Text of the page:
to belong solely to that island; but since, I have disALDERMAN DOWDEN AND HIS BOTANY OF THE covered that the Panormite Sicilians also claim them as BOLEREENS.
a part of their arms. After proposing a drawing of the SIR,- I can readily understand from your Corres-coin as seen in Spanhemii Numismata, c. I. "De Capondent's statement at p. 70 of your Current Notes for pricorno in Nummis," I will attempt an explanation August, the mistake into which you have fallen in thereof, confirming more strongly my former conclucataloguing this work under the name of Richard and sions, viz. that there were only three chiefs the not Dowden. But where is Bohereens? I suppose it Magi (but accompanied with, probably, many others of must be some peculiar district in the neighbourhood of that sect) who worshipped at the birth-place of our Cork. The Alderman is a clever but strange creature, blessed Saviour; and that these coins were struck, I hear; in proof of which I send you his manifesto when some considerable time after the probable persecution Mayor of Cork, against the boyish custom of killing of the Magi by Herod, to commemorate the event of wrens and other small birds at Christmas.
the birth of the Messiah.
Yours truly, Mr. Willis.
WHEREAS, Complaints having been made that the
Public are greatly annoyed on
“Tertius vero nummus a Panormitanis Siculis sigI hereby request the intelligent and humane Citizens of natus est, et quidem, sicut in co inscribitur D D ProCork, to discourage the unmanly, absurd, and probably cos, Decreto Proconsulis, cum addito consueto Siciliæ Superstitious practice of
typo, et radiato prætera Augusti capite." Killing Wrens at Christmas,
We are here reminded of our school days and the By resolutely refusing the demands for money made by Latin Grammar, when repeating the well-known rule, those turbulent BIRD BUTCHERS who annually disgrace“ Imperante Augusto natus est Christus.” Whatever our streets, and which money is for the most part mis- the shield-like appearance between the thighs may spent in DRUNKENNESS and GAMBLING.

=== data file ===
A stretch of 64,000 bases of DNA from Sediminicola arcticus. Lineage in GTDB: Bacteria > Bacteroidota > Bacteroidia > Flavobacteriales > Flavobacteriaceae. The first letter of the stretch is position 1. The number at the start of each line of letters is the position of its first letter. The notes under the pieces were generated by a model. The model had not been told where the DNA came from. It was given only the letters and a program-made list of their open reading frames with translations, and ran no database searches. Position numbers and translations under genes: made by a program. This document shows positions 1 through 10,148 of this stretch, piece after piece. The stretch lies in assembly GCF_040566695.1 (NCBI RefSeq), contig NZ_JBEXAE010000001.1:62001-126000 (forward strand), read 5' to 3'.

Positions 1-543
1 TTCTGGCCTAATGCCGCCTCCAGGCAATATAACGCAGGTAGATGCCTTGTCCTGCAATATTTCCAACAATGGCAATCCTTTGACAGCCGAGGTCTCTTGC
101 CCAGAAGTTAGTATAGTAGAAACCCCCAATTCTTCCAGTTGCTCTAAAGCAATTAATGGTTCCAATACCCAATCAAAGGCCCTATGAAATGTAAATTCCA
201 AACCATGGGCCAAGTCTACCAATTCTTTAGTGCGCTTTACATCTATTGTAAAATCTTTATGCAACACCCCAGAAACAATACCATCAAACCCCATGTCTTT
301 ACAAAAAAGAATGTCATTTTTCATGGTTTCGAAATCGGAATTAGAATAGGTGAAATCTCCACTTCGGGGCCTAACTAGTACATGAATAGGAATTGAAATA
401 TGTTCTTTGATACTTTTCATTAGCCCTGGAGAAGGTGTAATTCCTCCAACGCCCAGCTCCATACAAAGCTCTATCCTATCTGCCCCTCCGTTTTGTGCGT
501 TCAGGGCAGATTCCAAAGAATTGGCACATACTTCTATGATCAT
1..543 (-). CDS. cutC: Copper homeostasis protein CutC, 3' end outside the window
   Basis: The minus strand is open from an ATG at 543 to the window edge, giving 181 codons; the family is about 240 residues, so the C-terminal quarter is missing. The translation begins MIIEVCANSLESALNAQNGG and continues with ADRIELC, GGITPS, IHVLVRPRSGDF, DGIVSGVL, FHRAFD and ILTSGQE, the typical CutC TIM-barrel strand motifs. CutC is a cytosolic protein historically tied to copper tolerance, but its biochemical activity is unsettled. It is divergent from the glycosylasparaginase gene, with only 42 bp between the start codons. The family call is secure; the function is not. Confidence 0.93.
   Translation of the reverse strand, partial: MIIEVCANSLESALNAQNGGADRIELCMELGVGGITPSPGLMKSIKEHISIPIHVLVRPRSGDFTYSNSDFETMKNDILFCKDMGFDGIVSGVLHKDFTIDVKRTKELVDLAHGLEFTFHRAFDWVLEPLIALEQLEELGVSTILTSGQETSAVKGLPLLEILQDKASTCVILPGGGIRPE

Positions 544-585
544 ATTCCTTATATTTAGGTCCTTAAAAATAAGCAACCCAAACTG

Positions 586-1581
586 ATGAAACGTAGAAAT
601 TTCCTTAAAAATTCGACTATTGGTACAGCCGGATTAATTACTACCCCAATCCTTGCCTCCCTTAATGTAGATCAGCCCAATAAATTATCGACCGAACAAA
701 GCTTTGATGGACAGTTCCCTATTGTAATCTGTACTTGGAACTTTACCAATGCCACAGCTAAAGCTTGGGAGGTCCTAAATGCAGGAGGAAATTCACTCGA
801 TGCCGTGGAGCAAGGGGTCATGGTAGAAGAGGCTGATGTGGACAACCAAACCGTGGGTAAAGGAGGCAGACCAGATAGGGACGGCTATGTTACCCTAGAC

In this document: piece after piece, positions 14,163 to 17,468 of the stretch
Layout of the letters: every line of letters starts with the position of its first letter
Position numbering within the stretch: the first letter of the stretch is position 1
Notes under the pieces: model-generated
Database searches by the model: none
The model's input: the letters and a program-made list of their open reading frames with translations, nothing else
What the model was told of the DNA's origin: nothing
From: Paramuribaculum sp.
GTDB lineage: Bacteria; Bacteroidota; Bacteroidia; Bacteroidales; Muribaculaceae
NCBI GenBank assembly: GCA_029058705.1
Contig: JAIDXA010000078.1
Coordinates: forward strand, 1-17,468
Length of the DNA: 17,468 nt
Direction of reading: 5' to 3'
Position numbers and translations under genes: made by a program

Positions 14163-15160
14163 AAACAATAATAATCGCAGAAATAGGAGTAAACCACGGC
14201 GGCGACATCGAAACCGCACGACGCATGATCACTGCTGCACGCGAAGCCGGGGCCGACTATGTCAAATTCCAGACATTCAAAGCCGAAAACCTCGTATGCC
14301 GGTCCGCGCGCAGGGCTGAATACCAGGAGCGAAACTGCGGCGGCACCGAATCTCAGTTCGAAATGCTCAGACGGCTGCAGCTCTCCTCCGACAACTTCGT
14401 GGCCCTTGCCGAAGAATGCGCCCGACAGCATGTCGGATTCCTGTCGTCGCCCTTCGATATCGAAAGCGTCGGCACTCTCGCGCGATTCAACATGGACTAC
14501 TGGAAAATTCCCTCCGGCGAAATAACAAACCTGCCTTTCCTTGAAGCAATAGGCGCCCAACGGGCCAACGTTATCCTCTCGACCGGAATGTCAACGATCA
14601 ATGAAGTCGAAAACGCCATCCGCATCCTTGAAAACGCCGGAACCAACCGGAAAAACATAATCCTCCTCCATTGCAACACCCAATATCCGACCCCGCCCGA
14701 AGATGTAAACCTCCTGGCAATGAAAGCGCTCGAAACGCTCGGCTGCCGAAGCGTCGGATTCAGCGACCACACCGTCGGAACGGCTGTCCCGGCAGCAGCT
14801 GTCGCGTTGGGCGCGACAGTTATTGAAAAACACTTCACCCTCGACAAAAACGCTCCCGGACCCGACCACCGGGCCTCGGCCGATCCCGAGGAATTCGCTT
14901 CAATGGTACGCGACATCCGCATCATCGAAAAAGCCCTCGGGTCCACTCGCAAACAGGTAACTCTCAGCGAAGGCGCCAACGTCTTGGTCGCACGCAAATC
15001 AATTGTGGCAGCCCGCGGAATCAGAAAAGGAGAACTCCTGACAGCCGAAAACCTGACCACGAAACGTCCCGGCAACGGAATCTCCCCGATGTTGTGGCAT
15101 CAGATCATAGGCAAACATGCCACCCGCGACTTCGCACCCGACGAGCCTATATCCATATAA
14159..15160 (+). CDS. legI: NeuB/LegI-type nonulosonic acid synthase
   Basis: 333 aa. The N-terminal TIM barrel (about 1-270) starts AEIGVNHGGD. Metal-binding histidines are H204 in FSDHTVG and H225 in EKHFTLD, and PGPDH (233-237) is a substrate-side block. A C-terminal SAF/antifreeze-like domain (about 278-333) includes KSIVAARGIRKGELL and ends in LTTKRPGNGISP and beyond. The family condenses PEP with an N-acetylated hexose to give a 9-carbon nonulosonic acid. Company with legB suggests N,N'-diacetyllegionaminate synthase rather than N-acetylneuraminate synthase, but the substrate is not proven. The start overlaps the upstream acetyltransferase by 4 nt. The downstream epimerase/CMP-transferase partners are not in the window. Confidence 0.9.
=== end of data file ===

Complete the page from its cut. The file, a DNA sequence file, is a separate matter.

mean, it is evident that the corn-like procedures are Benevolent feeling need not be restrained at this each put for the Spica Virginis (originally a stem of Season, because it resists the importunities of the in- trefoil), and these are equivalent to the Cornucopia considerate and vicious; it has scope enough in en borne by the woman called EYEHNIAE. Above this is couraging Virtuous Festivity and Social Happiness. Capricorn to denote the month in which the Messiah
Let the people where they ca enjoy all Moral, was born. In the coin preceding the present one, TIE Rational and Healthful Amusements, Excursions with star is placed above the Capricorn, and underneath is Temperance-Bands, Temperance Tea Parties, and such written" ATOESTANQN. We find this to be the subgratifications may be indulged in with advantage to ject of prophecy in the Babylonian cuneiforms. mind and body ; being innocent, they will not be tainted To complete the series, I shall, at some future period, request you to indulge me by inserting one more coin, to have been of Derbyshire origin. Can any of your which I have seen in Mona, on this subject.
correspondents give any information as to the family, I am, Sir, yours very truly,
and particularly as to the cause of a demi St. Catherine T. R. BROWN.
being assigned to it for a crest? To F. W. W. P.S. In your communication last month, p. 68, 69,
TO CORRESPONDENTS. you give a very interesting picture of a seal in your AN AMERICAN SUBSCRIBER to Halliwell's Gigantic possession. If it is engraven on a precious stone, it Shakespeare (New York, 22nd August) suggests that the probably refers to a subject connected with religion ; number of copies printed should be 250, instead of 150, and in my opinion the writing is Chinese. Look again and that he should call for a year's subscription in advance. - if there are, or have been, three dots under the hori- One copy instead of two of G. W.'s Price Current shall zontal line it will read thus: Receive under cover in future be sent. For the desired figures G. W. will place the perfection” (of Religion, viz. the Christian). If the letters FREE, which, he hopes, will give no offence. my conjecture be right, the gem probably belonged to